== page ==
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Cloud Sprawl Explained

Cloud sprawl is a phenomenon that involves the unmanaged growth of cloud-based resources and services.

Wiz Experts Team
6 min read

What is cloud sprawl?

Cloud sprawl is a phenomenon that involves the unmanaged growth of cloud-based resources and services. Many businesses hail scalability as a primary advantage of cloud technologies. However, all the easy, affordable, and accessible ways organizations can scale their cloud estates often lead to the disorganized mushrooming of their cloud-based identities, infrastructure, and data. 

Cloud sprawl can debilitate both performance and cybersecurity. If your IT environments are rife with rough cloud resources that fall outside the visibility and stewardship of IT teams, workflow bottlenecks, security vulnerabilities, and compliance red flags may go unnoticed.

Left unaddressed, cloud sprawl can have significant long-term implications, with one study out of McKinsey claiming it results in a net ROI value leakage of between 65% and 70%. This points to why only 1 in 10 companies claim to have unlocked the cloud’s complete value. On the one hand, businesses must empower their teams to develop, design, and scale at will. On the other hand, finding ways to identify and address cloud sprawl is imperative. 

If businesses fail to curb cloud sprawl, the risks can mature into disasters. 

What are the risks of cloud sprawl? 

Unfortunately, the issues that can emerge due to cloud sprawl are varied and many—covering security threats, sloppy operations, and waste.

Resource wastageMany businesses migrated from on-premises data centers to cloud platforms for cost benefits. But cloud usage doesn't automatically result in cost savings. And if cloud sprawl becomes a problem, it can result in poorer use of cloud computing resources and unnecessary cloud costs.
Workflow inefficienciesCompanies that suffer from cloud sprawl will have highly disorganized and haphazard cloud structures and workflows. This can result in major operational inefficiencies, as well as cross-team communication and collaboration challenges.  Furthermore, since businesses now mix and match offerings from multiple cloud providers, workflows can easily become convoluted due to cloud sprawl.
Weakened cybersecurity postureIf IT and security teams aren’t in control of proliferating cloud structures, cyber threats can easily slip under the radar. Threat actors can breach cloud environments and exfiltrate data for long periods before businesses find out. This happens because it’s impossible to identify and remediate exploitable vulnerabilities in rogue cloud resources.

What are the causes of cloud sprawl? 

The list is long, and organizations need to be aware of all possible culprits. 

Accelerated growth

For most businesses, DevOps initiatives are firing on all cylinders. With software development lifecycles (SDLCs) on overdrive, devs may commission myriad cloud services from disparate cloud providers at breakneck speeds. 

As a result, stewardship and governance of these newly commissioned cloud instances become exceedingly complex.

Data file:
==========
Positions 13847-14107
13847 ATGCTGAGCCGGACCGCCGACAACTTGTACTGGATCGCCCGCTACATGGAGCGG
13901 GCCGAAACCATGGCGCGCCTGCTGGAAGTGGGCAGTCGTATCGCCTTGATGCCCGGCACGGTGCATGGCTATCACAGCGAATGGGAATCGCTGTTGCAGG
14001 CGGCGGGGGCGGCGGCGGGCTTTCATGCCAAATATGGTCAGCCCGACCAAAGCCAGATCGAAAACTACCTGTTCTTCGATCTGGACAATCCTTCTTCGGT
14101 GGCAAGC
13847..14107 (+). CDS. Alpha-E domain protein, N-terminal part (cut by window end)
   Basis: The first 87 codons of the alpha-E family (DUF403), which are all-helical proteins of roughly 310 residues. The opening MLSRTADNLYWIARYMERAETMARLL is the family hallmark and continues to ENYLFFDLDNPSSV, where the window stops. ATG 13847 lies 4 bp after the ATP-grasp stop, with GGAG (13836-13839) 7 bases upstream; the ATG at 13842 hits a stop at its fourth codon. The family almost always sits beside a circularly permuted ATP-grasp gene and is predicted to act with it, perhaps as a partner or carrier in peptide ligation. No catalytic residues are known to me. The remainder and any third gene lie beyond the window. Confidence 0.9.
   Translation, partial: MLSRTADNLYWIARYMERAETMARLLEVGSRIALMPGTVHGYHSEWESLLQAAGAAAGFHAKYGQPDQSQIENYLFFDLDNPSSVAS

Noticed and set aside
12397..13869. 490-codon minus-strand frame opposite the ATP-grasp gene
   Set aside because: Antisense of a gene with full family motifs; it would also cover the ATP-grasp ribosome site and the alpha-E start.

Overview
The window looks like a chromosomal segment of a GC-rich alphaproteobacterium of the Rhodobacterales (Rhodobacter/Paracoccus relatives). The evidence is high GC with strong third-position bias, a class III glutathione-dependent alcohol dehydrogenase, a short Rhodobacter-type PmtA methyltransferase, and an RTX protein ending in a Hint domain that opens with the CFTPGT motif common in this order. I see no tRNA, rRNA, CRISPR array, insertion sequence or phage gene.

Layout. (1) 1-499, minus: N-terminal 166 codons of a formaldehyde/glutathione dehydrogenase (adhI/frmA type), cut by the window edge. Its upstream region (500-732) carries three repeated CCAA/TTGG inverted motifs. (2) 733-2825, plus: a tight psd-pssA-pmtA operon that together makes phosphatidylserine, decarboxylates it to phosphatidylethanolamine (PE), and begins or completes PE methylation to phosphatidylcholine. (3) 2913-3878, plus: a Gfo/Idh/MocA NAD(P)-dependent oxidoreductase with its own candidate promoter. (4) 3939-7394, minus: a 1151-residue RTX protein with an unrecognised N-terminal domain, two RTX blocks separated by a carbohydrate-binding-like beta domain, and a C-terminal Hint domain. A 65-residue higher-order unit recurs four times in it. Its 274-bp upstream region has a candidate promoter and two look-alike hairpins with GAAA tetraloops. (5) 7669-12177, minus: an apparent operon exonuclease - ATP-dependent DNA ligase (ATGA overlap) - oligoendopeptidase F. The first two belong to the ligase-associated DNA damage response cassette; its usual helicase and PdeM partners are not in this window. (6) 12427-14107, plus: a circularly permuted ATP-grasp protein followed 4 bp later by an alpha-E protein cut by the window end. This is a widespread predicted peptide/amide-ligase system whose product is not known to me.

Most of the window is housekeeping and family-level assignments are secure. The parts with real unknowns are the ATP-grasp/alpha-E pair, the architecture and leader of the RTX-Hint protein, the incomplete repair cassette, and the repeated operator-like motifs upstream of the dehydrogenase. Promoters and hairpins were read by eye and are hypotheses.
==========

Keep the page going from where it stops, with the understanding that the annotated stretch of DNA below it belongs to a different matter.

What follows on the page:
Shadow IT

Employees often unofficially procure cloud services (like productivity apps and conferencing platforms) to bypass the lengthy process it would normally take to get official permission from the IT team to use them. 

This unmanaged procurement of cloud computing resources can result in a lack of visibility and management challenges that can severely exacerbate cloud sprawl and introduce countless risks.

Self-service IT ecosystems

Democratized and decentralized IT models are in vogue. Numerous teams and employees commission cloud services themselves, which is different from the top-down approaches of the past. 

Self-service IT ecosystems provide many transformative benefits, but they can also result in cloud sprawl.

Suboptimal management

Cloud environments change with every second, and businesses need comprehensive visibility across all their cloud computing resources to ensure optimal protection. Companies with suboptimal management of their cloud estates will lack a holistic picture of what cloud resources they procure and use. 

This can lead to the unwanted proliferation of cloud resources, blind spots across cloud environments, a general lack of visibility, and more advanced cloud management challenges.

Lack of standardized practices

Businesses must have standardized practices and policies in place to commission new cloud computing resources. Without these, they can’t efficiently track and steward the influx of cloud computing resources, which are typically an amalgam of IaaS, PaaS, and SaaS offerings from various cloud service providers.

Are there different types of cloud sprawl? 

Technically, the uncontrolled proliferation of any cloud computing resource is a form of cloud sprawl. However, some forms of cloud sprawl are more prevalent than others, particularly the three types listed below. 

Identity sprawl

Cloud environments are inhabited by numerous digital identities, both human and machine. The rampant growth of these identities is a form of cloud sprawl that results in numerous access-related challenges. 

For instance, dormant digital identities that fall outside the visibility of IT teams may have access privileges to crown jewels. If a threat actor hijacks one of these digital identities, businesses will have no way of knowing that their adversaries hold a key to their most private cloud chambers. Furthermore, the resulting data breaches, leaks, and exfiltration may be impossible to spot.

Infrastructure sprawl

Cloud environments are sometimes built hastily to meet short-term needs. Various teams and personnel may set up accounts, applications, identities, databases, and other critical cloud structures without thinking about long-term security or governance. Once these cloud resources fulfill their initial purpose, some businesses neglect them via slipshod management, poor decommissioning practices, and suboptimal surveillance.